On March 18 2019, China announced amendments to its laws on joint ventures and the Regulations on Administration of Technology Import and Export (TIER) with immediate effect. The changes took away some of the restrictions around cross-border technology transfers, delivering more freedom in contracts in future transactions. The announcement has attracted lots of attention from around the world as the rules are directly related to some of the claims in the US-China trade disputes. The changes may turn out to be beneficial to both Chinese and foreign companies in the long-run. We highlight the background and key changes below.
China regulated cross-border technology transfers from the beginning of the 1980s, with a view to protecting domestic companies who were not sophisticated in such transactions. At the heart of the regulations, China uses a classified system to categorise technologies into freely-tradable, restricted and prohibited. If a technology (patented or non-patented) subject to technology licensing or assignments, falls into one of the catalogues of restricted technologies, import or export bound, it requires approval. After the US-China trade dispute escalated in recent years, China passed a special law to add national security and industry impact reviews for technologies intended to be licensed or assigned to overseas entities.
In its law on joint venture, China stipulated that in a joint venture involving foreign parties, the Chinese parties should have rights to continue using the licensed technology after the initial 10-year term expires.
The restrictions imposed by the TIER in technology import contracts, which cover all sorts of patent licences, assignments and licences of know-how or technical secrets, were controversial.
Firstly, the TIER made it compulsory for a foreign licensor to indemnify Chinese licensees for any loss arising from the use of the licensed technology under the contract (Art. 24). What was often criticised is that such compulsory rules prevail over the PRC's contract law under which two Chinese parties are allowed to freely negotiate indemnification terms.
Secondly, the TIER required that any improvements made by the Chinese licensee to the imported technology should per se belong to the licensee (Art. 27). Contract law does not contain such rules. Parties are free to use contracts to allocate the ownership of improvements made by the licensee. However, judicial interpretations issued by the top court authority further clarify that there must be reasonable consideration for any grant-back of the improvement by the licensee.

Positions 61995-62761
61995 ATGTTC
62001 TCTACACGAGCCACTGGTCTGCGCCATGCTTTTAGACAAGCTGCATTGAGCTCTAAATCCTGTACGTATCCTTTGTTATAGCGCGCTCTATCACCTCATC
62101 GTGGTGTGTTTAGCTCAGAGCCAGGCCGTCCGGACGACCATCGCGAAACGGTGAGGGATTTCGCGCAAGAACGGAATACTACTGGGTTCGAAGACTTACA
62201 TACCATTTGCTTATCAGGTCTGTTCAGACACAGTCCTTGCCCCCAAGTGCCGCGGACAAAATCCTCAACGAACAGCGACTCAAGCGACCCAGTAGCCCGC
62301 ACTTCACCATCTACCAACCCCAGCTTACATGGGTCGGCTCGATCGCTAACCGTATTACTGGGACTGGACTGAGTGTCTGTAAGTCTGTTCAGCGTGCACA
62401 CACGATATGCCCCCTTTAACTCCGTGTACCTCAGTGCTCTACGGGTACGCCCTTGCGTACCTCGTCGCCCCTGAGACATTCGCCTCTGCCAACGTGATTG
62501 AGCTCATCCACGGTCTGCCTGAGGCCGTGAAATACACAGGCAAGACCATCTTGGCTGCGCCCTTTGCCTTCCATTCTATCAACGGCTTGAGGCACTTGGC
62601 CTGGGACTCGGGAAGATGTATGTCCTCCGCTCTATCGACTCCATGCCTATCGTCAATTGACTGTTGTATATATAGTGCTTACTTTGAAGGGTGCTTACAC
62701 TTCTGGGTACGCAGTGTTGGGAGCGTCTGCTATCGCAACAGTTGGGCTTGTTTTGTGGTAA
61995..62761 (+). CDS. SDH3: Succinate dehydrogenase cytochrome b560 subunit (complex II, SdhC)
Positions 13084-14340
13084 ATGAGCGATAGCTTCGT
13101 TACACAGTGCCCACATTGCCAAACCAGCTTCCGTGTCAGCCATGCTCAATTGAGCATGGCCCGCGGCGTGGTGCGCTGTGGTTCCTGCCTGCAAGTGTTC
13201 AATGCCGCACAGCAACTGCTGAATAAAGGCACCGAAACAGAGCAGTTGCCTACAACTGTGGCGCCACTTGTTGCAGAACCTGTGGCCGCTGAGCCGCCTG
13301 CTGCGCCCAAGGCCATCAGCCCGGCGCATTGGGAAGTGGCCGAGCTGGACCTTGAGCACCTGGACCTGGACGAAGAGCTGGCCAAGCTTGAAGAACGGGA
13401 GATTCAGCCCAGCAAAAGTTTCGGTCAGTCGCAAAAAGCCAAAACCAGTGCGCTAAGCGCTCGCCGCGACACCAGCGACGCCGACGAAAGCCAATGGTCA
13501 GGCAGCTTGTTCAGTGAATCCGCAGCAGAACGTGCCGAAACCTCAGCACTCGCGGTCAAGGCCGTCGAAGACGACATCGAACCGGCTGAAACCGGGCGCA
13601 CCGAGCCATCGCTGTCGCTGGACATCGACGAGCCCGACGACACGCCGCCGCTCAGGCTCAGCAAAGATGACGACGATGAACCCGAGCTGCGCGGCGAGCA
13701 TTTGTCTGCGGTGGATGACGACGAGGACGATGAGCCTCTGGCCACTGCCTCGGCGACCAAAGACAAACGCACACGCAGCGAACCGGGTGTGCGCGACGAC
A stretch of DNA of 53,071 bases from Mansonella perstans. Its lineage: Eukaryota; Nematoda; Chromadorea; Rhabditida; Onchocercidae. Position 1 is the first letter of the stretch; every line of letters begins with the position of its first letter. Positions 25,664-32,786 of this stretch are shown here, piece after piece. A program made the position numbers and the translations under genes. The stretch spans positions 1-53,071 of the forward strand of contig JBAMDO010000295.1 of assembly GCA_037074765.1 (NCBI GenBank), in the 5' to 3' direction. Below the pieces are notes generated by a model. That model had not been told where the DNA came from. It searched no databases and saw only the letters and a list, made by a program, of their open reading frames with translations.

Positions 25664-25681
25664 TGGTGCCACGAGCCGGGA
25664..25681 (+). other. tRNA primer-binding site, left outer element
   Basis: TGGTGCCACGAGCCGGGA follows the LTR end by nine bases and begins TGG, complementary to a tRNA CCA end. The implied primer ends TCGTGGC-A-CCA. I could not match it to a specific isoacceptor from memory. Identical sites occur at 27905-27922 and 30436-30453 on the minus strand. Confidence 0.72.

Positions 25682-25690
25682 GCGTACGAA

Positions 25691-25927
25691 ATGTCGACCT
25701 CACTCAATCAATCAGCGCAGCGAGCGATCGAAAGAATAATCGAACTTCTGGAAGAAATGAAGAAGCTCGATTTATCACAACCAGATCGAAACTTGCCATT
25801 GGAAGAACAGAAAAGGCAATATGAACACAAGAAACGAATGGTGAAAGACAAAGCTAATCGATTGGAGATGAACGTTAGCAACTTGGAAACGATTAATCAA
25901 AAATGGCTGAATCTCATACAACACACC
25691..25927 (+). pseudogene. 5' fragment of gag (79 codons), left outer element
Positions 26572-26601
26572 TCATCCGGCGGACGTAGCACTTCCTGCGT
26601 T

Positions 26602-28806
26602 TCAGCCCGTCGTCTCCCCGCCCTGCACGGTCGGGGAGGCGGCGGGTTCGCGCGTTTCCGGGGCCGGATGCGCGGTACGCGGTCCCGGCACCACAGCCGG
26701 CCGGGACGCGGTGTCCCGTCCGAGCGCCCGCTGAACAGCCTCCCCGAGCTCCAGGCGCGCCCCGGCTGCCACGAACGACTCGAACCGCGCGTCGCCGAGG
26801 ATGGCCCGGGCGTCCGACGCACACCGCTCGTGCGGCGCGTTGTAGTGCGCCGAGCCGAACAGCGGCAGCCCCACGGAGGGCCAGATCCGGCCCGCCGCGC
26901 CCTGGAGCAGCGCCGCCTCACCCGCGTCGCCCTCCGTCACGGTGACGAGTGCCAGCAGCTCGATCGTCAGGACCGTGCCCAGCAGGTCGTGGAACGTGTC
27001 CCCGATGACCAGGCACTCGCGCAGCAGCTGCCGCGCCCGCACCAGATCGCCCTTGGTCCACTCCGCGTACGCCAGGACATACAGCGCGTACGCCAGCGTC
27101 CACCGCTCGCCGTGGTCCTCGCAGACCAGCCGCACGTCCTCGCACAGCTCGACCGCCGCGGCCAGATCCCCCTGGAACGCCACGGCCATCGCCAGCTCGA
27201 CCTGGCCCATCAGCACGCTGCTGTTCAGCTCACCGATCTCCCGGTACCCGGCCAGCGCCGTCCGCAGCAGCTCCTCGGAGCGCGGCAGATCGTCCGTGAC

Further, the TIER required that anti-competitive restrictions imposed by foreign licensors should be invalid. Such anti-competitive restrictions include (a) bundled sales of unnecessary technology, raw materials, products, equipment or services; (b) pay for expired or invalid patents; (c) restraining licensees from improving the technology; (d) restraining licensees from obtaining licences from competing sources; (e) imposing restrictions on sourcing of the raw materials, parts, products or equipment; (f) imposing restrictions on quantity, types, sales price of products; and (g) restricting export channels. Notably, similar anti-competitive restrictions are prohibited under the PRC Contract Law and relevant judicial interpretations for any and all licensors.
The adoption of these rules by the TIER as well as the law on joint venture was widely believed to be based on considerations which went back to the 1980s when China had just started carrying out cross-border transactions on a large scale. The protections were enacted to ensure the interests of unsophisticated Chinese enterprises. However, after China entered the WTO, the necessity and utility of such rules encountered continuous questioning. Criticism was often focused on the inconsistency between the TIER and contract law, as well as the unnecessary complexities or even failures caused to cross-border technology transactions by the TIER.
Implication of amendments
The amendments, as enacted, seem to eliminate all the controversial rules that were accused of violating the national treatment obligations stipulated in the TRIPS Agreement.
The direct impact of the changes is the broadened freedom of contract in technology transactions.
Parties may independently agree on indemnity provisions and the ownership of improvements made by the licensees. Cross licences, royalty free licences or joint ownership are allowed. Parties may leverage their business interest to decide on these terms. However, licensors need to keep in mind that China has some general requirements on fairness of contract terms. Gross unfairness might be cited as grounds for voiding licensing contracts.
What might be more interesting are those anti-competitive terms that have been taken away in the new amendments. The old TIER stipulated that several anti-competitive or restrictive clauses should not be allowed. Most of these provisions are actually in Article 329 of the Contract Law and the relevant judicial interpretations. The Anti-monopoly Law can always be invoked to question some of the licensing arrangements under analysis, in addition to the general provisions dealing with IP abuse. One notable item is tie-in sales or bundling. The current Contract Law and the judicial interpretation do not include prohibitions against bundling. Thus, the net effect of the changes to the TIER means that bundling is no longer a per se violation in technology licensing contracts.
To conclude, the TIER's amendments and the joint venture law are significant changes to the technology transfer regime in China. Hopefully, the legislative changes will lead to a significant increase in transactions and, more importantly, confidence among licensors and licensees.
AnJie Law Firm
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